© 2023 University of Missouri - KBIA
Play Live Radio
Next Up:
0:00 0:00
Available On Air Stations

A look at press freedom in Turkey

Burhan Ozbilici
AP Images
In this July 1, 2008 file photo, police escort journalist Mustafa Balbay, center, in Ankara, Turkey.

Turkey portrays itself as the leading nation in an increasingly turbulent region of the world. The country that straddles Europe and the Middle East is a secular democracy with a thriving economy. It's also a member of NATO and a potential member of the European Union.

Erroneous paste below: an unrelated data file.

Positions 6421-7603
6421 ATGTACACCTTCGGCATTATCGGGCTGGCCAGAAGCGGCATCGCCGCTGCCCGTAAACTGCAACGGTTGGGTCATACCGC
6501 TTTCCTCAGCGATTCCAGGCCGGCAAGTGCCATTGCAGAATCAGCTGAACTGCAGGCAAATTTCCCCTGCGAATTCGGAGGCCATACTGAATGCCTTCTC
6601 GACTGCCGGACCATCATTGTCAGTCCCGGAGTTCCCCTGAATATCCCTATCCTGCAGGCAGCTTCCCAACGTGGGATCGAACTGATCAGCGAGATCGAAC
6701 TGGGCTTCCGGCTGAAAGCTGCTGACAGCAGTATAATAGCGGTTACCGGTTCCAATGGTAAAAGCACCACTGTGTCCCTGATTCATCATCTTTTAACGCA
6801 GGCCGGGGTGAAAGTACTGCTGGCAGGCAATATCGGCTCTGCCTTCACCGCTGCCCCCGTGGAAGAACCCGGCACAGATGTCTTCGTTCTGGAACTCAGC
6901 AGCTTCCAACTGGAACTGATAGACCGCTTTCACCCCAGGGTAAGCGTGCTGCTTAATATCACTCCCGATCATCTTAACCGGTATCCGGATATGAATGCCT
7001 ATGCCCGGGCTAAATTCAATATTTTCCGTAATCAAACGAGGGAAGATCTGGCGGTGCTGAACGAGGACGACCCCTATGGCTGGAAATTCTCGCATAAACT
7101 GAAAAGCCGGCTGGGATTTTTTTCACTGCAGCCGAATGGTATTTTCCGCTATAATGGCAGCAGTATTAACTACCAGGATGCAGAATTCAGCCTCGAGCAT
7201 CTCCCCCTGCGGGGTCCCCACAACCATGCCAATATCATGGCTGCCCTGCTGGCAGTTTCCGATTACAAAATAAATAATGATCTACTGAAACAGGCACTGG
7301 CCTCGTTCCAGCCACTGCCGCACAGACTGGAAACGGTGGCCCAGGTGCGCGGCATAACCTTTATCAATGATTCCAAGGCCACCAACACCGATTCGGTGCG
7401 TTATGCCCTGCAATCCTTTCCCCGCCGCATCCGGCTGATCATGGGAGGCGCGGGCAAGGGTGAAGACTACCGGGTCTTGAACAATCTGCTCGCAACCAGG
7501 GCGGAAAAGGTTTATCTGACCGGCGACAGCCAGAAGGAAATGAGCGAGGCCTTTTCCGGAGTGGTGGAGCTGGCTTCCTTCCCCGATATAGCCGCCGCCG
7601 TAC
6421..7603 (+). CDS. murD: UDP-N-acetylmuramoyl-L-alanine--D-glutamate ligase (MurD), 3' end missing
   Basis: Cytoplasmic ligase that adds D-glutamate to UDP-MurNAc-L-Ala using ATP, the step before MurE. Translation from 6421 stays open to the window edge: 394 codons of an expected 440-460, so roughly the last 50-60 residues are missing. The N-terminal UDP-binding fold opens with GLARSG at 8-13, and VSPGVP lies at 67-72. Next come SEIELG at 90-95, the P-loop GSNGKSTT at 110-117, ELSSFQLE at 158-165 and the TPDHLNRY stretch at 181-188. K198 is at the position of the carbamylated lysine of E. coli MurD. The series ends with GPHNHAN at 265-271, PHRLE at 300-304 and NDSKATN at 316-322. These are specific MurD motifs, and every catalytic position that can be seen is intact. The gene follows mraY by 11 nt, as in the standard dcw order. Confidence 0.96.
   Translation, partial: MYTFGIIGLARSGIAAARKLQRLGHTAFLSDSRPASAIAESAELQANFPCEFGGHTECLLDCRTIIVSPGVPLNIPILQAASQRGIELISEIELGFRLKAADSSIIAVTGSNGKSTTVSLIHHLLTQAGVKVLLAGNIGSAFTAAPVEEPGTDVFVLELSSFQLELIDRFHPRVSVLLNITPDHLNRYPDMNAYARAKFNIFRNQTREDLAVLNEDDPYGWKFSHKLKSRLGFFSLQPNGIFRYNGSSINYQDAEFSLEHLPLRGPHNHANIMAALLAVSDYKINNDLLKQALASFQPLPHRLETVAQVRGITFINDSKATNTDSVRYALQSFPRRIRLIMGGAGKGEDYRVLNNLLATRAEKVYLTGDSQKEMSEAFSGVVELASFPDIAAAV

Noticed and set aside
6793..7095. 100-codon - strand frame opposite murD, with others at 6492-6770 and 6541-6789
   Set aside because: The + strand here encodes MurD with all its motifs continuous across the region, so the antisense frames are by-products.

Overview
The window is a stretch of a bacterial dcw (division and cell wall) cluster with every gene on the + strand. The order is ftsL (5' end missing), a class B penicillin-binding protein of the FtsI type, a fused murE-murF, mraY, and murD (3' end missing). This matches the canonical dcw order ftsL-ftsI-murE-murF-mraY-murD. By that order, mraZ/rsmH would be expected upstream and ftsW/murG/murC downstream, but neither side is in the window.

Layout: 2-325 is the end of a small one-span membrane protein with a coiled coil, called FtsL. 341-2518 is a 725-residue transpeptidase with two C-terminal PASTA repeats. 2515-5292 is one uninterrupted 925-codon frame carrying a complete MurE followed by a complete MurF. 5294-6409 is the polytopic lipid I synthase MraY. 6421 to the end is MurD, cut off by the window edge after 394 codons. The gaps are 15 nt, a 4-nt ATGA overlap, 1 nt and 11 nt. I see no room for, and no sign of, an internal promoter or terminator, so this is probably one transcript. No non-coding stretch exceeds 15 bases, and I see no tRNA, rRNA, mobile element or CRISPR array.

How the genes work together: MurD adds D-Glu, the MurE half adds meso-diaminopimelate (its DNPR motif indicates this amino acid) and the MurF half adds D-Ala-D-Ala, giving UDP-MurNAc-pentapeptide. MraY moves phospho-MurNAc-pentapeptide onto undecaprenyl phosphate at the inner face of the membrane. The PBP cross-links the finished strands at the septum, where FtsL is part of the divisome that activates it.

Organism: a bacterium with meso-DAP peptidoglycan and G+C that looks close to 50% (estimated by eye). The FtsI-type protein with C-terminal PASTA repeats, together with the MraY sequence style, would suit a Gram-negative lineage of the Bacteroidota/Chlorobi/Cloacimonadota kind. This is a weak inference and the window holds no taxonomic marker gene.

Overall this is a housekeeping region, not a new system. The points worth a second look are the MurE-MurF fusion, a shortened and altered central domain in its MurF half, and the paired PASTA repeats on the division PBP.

But there are major conflicts both inside Turkey and just outside its southeastern border -- in Syria, Iran and Iraq. Also, Turkey is drawing widespread criticism for jailing more reporters than any other country in the world. 
The Committee to Protect Journalists recently released an in-depth report with this conclusion: press freedom in Turkey has reached a crisis point.
To learn more about media restrictions, Global Journalist spoke to Amberin Zaman. She is a Turkish columnist and the country’s correspondent for The Economist newsmagazine.

Rehman Tungekar is a former producer for KBIA, who left at the beginning of 2014.